The pace of change in supply chain management continues to accelerate, and it's only going to get faster. With the explosion of e-commerce, things are moving at internet speed in both the B2C and B2B markets. It's astonishing to think that Amazon only first appeared as an online book retailer in 1994. A short 25 years later, supply chain management has transformed from an often-overlooked cost center into a vital segment of operations that can be turned into a competitive advantage.
Just a few years ago, internet connections on a truck were prohibitively expensive. Nowadays, just about every semi rolling down the highway is a node on the internet of things. Shippers now have the ability to track loads in real time, rather than waiting for a driver to phone in from a truck stop.
Wonder what's around the corner for supply chain management? Here's a look at the top trends for 2019 and beyond.
Supply Chain Automation
Automation can be used to take over dirty, dull and dangerous tasks from humans. With warehouse automation systems and product tracking technology connecting to the Internet of Things, automation will become even more productive. Automated storage and retrieval systems will continue to become smarter and more flexible. For example, Kroger's adoption of the Ocado robotics systems uses robotic bins to move products to human pickers, a system also known as a cobot, or collaborative robot. InVia robots use robotics-as-a-service software that cooperates with existing warehouse systems. Supply chain automation will deliver more data about the supply chain, allowing a new level of visibility for warehousing and fulfillment operations. By automating the supply chain, companies can respond faster to market shifts and changing customer demands through predictive decision making.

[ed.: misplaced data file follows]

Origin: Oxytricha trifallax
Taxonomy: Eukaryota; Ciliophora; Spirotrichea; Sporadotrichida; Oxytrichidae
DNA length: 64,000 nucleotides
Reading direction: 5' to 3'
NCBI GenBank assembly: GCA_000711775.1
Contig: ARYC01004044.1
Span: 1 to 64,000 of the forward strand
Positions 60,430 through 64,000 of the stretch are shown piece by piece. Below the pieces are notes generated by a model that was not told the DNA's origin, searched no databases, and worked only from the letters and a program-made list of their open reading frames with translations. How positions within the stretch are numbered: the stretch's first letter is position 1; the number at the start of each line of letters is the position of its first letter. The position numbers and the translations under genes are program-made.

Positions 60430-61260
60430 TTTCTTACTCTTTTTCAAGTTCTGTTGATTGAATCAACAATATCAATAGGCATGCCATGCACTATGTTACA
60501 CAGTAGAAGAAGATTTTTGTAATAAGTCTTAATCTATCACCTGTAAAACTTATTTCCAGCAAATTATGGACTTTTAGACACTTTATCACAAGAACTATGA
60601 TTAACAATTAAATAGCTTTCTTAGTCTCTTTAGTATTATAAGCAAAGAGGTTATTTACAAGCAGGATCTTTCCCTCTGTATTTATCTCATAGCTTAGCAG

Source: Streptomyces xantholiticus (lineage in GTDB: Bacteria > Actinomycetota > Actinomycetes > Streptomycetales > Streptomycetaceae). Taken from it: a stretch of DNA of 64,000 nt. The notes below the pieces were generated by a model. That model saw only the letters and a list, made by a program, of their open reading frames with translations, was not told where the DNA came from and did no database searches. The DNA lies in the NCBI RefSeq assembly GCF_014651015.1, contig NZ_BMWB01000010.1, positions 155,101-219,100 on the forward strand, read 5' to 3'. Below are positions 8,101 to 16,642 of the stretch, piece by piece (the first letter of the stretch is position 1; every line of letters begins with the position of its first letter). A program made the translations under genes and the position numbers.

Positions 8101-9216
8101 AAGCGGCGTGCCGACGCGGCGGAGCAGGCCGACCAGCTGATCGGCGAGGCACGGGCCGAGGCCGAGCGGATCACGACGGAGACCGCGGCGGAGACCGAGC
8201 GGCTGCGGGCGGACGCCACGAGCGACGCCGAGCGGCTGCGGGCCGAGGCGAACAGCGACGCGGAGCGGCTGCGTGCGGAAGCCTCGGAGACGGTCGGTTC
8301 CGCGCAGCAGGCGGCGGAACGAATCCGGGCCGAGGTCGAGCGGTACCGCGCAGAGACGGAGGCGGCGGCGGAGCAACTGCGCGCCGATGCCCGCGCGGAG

As the name implies, elastic logistics refers to a flexible supply chain that can expand and contract to align with current demands. Elastic logistics is based on the idea that there will be natural ebbs and flows of demand and capacity. Strategies like increased use of warehouse automation and artificial intelligence will help companies build agile supply chains. Partnering with third-party logistics providers (3PL) can help make operations responsive to capacity demands at the time. Elastic logistics provides agility and scalability while enhancing the customer experience.
Working with an experienced 3PL provider allows a company to tap into the latest technology and best practices without direct investment. These providers help companies ramp up their operations to meet customer demands for fast, transparent, low-cost shipping while keeping costs in check. The 3PL can design a system that works for your company's unique needs rather than settling for a one-size-fits-all solution.
A blockchain, also known as a distributed ledger, is a shared database that creating a permanent transaction record that can be changed only with the permission of the other members of the network.
Blockchain technology became famous through cryptocurrencies like Bitcoin. For cryptocurrencies, a blockchain is "trustless," so the members of the network don't have to know each other. The system is designed to make it impossible to cheat. Adapting blockchain to track physical objects in the supply chain will require knowing who is adding information to the chain.
While still in their infancy right now, blockchains are expected to play a more significant role in tracking and tracing items in the supply chain. Some of the first applications of blockchain technology in the supply chain are targeted toward food and pharmaceutical safety, tracking items to their source in case of a recall.